Bicyclists in New Jersey face a number of risks when they ride. In addition to having a higher risk of suffering injuries in bicycle accidents, cyclists also face dangers from aggressive dogs along their routes. Cyclists can take a few precautions when they encounter an aggressive dog to reduce the chances that it will attack and to prevent serious injuries if it does.
Why dogs attack cyclists
Dogs have a predatory instinct since they descended from wild animals. When they see something move quickly across their visual field, they instinctively want to run and chase it. Dogs might view passing cyclists as prey that they want to attack and bite. Each year, an estimated 4.5 million people are bitten by dogs in the U.S., and 850,000 of them require medical treatment.
How to handle aggressive dogs
When people are riding their bikes, they should watch for loose dogs that might want to attack them. If a dog starts chasing a cyclist, the cyclist should try to outpace the dog on his or her bicycle. Installing an air horn on the bicycle might also help to distract and scare the dog away from the bicycle. Yelling at the dog in a firm, commanding voice might also encourage the dog to run away. If the dog still will not stop, the cyclist should place his or her bicycle between the dog and his or her body. Giving the dog something to chew on might also keep it from biting the cyclist. If the dog attacks and knocks the cyclist to the ground, he or she should assume the fetal position and protect his or her head and face to minimize any personal injuries.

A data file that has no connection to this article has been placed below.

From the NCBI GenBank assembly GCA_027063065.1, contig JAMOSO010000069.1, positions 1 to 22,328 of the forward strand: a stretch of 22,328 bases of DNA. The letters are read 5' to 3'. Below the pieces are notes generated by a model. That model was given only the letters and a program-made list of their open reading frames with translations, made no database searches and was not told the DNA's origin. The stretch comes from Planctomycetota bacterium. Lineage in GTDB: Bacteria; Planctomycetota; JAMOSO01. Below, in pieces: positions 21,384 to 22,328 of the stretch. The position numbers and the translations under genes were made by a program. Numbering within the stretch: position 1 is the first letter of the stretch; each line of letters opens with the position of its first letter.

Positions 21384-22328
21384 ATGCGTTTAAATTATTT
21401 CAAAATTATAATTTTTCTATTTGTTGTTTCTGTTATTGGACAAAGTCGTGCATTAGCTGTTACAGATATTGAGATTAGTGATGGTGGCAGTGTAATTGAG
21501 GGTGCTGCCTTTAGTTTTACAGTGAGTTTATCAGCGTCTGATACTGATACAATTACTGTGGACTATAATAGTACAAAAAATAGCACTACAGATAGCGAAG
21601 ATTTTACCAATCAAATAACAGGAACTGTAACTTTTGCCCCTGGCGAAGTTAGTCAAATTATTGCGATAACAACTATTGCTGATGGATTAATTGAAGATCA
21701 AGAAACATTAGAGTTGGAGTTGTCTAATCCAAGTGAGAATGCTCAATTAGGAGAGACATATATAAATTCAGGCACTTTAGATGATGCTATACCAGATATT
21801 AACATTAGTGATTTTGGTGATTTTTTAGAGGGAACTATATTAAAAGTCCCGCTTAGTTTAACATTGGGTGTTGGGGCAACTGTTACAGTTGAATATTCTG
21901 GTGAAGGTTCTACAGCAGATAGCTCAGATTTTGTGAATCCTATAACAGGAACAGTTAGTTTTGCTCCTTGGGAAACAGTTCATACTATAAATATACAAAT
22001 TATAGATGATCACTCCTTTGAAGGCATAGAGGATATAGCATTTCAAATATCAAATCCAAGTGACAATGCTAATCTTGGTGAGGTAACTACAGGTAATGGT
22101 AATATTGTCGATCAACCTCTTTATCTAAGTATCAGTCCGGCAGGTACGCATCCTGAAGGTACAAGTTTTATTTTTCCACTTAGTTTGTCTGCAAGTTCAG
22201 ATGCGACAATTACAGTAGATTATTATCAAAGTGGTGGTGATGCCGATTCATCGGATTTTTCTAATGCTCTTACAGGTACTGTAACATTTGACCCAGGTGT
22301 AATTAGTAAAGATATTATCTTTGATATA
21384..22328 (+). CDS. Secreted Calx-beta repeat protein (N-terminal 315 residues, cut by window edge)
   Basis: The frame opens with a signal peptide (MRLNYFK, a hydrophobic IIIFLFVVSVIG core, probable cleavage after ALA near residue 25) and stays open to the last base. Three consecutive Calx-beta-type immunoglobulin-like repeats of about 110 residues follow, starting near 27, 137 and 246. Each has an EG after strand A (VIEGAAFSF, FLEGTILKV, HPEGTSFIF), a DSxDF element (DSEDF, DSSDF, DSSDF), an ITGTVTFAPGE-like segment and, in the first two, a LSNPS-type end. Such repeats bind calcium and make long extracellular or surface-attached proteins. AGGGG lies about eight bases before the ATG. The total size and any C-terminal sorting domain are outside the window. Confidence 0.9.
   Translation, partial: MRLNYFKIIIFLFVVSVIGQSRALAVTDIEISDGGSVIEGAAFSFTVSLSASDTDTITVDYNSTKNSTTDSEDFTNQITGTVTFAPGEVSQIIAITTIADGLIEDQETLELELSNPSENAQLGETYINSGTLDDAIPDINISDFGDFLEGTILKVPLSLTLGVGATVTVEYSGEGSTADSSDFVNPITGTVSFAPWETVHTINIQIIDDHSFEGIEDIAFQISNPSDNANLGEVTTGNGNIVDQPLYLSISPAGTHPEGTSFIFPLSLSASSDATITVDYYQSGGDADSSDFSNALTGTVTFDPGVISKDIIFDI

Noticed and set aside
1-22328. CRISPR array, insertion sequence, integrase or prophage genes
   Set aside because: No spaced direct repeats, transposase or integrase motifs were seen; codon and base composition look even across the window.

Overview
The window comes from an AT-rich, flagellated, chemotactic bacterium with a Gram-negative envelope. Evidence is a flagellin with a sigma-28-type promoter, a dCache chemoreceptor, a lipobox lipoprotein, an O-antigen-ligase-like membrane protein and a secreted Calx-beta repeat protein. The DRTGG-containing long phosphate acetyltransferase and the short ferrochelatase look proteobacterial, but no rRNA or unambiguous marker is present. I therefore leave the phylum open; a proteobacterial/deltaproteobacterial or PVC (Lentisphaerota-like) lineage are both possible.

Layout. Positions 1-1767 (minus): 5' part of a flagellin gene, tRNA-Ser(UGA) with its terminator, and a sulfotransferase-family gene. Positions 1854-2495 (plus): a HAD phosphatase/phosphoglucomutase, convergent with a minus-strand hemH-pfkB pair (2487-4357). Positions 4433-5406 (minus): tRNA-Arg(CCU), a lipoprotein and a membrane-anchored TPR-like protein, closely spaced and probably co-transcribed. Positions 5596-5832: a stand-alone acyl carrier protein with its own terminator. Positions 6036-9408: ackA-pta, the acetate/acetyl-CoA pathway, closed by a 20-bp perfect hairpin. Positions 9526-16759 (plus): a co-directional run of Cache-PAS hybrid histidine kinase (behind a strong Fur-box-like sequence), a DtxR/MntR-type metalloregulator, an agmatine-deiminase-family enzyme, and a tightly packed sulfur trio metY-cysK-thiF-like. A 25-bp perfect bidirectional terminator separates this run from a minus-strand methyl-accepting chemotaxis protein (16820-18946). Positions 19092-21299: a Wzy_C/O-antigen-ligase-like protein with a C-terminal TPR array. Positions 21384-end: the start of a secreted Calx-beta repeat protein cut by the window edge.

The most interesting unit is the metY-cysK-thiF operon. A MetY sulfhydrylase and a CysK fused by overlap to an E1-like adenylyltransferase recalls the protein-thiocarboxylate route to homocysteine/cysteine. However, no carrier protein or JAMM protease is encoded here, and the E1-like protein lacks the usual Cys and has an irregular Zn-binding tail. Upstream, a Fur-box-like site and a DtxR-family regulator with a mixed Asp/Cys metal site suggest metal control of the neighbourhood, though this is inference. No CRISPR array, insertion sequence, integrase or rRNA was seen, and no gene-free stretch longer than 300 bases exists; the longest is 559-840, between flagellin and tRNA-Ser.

Aggressive dogs are a real threat to cyclists and pedestrians. New Jersey has a strict liability statute for dog owners when their dogs bite people in public or when they are lawfully present on private property. This means that a cyclist bitten by a dog has the right to pursue compensation for their losses from the dog’s owner.